Jim’s Tech Talk
By Jim Langley
Whenever Tech Talk is about tires, like the last episode, we get great comments. This week, I want to answer readers “William” and “Mic,” who had questions after reading last week’s tire seating tips.
William asked “I don’t understand the low spot on the tire concept as in find the low spot(s) on the tire. Could you clarify please?”
To help William, I took another photo. This time I used a tiny wheel in the hopes that it’ll show more of the tire so it’s easier to see the low spot. On the left of the photo I placed a single arrow pointing at the word “INFLATE” on the tire. I placed two arrows pointing at the bead seat line molded in the tire.
To find or see a low spot in a tire, a spot that’s not seated, you look carefully at both sides of tires and all around both sides. It helps to have good lighting because what you’re looking at, while they’re molded into the tire, are not always easy to see or evaluate.
For the photo, I chose one with a pretty good impression so that you can see it. Look closely at the text on the tire that says “INFLATE TO 70 P.S.I. (ON-ROAD 70 P.S.I. & OFF-ROAD.
The arrow on the photo points at the word INFLATE. Notice that the bottom of the entire word is not showing because it’s hidden beneath the rim still. Now gradually read the rest of the text and look at how the words rise up and out of the rim.
When you get to the two other arrows on the right they are pointing at the bead seat line. That line exists on almost all tires and it’s the indicator of whether a tire is fully seated or not. In this case, the line is clearly visible on the right but over on the left it’s hidden with the text below the rim. That’s how you find a low spot and realize that part of the tire needs to be seated. The bead seat line should be visible all around on both sides of the tire when it’s fully seated.
Sometimes you can use another technique, which is to spin the wheel and look down onto the tread on top of the tire. If the tread runs straight down the center as the wheel spins, it’s likely the tire is seated. But, if the tread wobbles, it could be a sign that it’s not. But you can’t be sure because tire treads can wobble for other reasons, too. Which is why knowing how to look for the bead seat line is the more surefire way to check the tire seating.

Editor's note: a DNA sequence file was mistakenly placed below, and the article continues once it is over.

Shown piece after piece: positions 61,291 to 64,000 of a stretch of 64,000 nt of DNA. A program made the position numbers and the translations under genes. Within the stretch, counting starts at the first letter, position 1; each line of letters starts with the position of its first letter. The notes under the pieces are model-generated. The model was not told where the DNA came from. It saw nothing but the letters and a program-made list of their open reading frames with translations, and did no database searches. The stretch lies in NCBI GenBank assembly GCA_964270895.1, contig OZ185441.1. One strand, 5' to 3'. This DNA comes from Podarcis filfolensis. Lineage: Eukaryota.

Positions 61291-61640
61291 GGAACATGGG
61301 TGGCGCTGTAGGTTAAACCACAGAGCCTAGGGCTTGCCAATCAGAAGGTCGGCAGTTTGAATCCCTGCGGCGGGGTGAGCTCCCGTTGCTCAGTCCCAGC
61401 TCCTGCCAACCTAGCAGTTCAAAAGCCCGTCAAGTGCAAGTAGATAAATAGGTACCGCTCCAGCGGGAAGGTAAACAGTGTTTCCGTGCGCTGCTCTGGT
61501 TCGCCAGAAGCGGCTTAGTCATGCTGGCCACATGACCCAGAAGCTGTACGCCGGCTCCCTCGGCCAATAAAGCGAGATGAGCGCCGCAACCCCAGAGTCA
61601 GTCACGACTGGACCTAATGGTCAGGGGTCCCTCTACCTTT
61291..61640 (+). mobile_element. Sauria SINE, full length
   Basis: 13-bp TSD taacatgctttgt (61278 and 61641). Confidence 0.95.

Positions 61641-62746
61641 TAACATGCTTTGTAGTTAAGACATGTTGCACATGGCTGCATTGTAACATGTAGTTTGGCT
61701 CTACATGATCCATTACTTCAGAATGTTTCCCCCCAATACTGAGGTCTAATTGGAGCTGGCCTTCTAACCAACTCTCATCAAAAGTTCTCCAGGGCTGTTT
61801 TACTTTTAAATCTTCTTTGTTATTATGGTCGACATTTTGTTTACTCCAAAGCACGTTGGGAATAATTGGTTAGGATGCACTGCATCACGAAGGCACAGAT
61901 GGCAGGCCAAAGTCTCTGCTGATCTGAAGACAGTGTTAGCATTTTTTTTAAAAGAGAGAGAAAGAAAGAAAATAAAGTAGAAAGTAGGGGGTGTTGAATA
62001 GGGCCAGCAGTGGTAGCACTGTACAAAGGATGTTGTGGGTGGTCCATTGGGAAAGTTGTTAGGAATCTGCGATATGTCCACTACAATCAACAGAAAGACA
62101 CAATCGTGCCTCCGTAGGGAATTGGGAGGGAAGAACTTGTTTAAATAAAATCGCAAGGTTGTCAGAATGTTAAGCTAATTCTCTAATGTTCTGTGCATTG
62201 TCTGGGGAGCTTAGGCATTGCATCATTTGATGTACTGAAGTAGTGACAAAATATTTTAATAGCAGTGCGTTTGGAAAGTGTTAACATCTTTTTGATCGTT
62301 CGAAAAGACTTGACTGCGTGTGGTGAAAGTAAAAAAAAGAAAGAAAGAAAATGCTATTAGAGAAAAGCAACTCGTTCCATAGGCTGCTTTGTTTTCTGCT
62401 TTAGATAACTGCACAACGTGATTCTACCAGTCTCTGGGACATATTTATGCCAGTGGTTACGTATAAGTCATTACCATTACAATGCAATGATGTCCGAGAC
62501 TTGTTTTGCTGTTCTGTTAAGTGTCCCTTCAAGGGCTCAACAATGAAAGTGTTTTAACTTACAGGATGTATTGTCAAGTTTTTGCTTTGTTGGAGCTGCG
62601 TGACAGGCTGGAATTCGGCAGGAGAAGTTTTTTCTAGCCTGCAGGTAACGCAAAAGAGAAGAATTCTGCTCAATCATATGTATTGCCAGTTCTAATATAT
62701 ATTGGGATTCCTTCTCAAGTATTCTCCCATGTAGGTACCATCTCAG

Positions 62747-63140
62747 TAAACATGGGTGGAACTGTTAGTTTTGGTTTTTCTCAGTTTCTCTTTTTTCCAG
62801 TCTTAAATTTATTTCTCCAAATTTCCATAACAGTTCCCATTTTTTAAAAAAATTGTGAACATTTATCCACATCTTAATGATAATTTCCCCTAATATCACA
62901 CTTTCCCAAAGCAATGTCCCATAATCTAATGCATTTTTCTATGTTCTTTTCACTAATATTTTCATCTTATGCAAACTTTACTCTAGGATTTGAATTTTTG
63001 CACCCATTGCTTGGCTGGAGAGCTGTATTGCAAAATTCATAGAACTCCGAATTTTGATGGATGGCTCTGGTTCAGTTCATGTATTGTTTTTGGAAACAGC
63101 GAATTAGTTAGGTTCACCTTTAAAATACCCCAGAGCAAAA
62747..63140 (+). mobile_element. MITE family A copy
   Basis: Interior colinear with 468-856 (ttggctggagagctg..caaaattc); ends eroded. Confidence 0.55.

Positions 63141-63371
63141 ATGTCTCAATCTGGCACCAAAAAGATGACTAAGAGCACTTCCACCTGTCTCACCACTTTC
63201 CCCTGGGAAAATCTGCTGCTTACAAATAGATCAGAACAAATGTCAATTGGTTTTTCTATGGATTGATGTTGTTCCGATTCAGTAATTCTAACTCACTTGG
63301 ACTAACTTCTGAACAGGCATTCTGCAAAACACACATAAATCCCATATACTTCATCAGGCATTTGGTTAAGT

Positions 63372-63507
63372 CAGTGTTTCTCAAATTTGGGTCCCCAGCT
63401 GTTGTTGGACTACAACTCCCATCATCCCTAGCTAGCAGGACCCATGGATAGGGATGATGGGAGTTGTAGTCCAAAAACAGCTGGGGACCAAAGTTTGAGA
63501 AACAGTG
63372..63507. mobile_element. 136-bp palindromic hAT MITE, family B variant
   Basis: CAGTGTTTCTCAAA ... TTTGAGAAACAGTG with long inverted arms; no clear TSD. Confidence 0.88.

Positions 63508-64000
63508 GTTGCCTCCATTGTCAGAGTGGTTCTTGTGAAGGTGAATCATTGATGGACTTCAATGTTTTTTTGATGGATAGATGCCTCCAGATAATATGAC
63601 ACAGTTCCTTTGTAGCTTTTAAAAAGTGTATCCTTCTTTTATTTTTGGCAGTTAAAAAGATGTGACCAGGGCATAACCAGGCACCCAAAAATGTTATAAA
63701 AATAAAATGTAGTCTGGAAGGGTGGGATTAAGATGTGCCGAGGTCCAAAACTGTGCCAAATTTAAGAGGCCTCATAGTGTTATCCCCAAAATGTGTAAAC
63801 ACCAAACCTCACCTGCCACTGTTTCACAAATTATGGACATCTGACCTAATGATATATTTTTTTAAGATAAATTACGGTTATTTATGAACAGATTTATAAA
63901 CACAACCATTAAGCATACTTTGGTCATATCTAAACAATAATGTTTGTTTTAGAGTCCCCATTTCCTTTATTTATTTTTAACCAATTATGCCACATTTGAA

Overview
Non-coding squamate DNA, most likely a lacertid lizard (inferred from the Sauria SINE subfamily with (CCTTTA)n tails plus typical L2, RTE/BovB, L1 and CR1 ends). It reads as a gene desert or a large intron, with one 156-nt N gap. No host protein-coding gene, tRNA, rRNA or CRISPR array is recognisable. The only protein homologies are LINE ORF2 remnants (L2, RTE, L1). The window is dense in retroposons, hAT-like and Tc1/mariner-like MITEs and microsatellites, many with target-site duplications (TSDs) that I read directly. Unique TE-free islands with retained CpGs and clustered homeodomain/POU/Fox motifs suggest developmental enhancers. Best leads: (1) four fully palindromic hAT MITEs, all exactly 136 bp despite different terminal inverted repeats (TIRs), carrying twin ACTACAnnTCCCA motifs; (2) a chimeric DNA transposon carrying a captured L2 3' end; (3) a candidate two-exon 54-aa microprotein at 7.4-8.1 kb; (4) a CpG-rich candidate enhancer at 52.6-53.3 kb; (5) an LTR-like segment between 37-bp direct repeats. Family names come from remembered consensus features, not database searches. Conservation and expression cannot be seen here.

Mic asked “How can you tell if it’s a bad tire or a bad rim, not because you are doing it wrong? When is it time to try a new tire, or different type?”
I’m not sure if Mic is asking about tire seating or tire installation. Assuming it’s seating, usually it’s not the fault of the tire or rim, but just something that happens with new tires, because they can be a little stiff and tight. I gave some good tips in last week’s column and readers added more, Mic, so if it’s tire seating that’s going wrong, those should help you seat whatever tires you have.
If you’re asking about bad equipment, tires and rims, causing tire installation issues, that’s always a possibility today. Because there are tires today that are undersize and rims that are oversize and that combination can make installation difficult, even nearly impossible. If you want to read a tire installation horror story, see the next to last comment by “Fred” in last week’s Tech Talk.
In my opinion, the time to try a new or different type tire is the first time you try to put that new tire on your wheel. If you have been able to install tires before and you can’t get the new tire on and you’re sure your technique isn’t at fault, I would put the tire back in the box and return it for another (assuming you purchased it from a shop that accepts returns, which they should for new tires).
Depending on where you buy your tires, you might also be able to discuss with them before buying which tires they can assure you are installable by hand.
Getting a proper fitting tire is much better than forcing the tire on and then not being able to fix a flat out on the road. Even if you have to try a few tires before you find the right one.
What’s your take?
Readers, please weigh in if you have more tips for William and Mic. And thank you for the excellent comments!
Jim Langley is RBR’s Technical Editor. He has been a pro mechanic and cycling writer for more than 40 years. He’s the author of Your Home Bicycle Workshop in the RBR eBookstore. Check out his “cycling aficionado” website at http://www.jimlangley.net, his Q&A blog and updates at Twitter. Jim’s cycling streak ended in February 2022 with a total of 10,269 consecutive daily rides (28 years, 1 month and 11 days of never missing a ride). Click to read Jim’s full bio.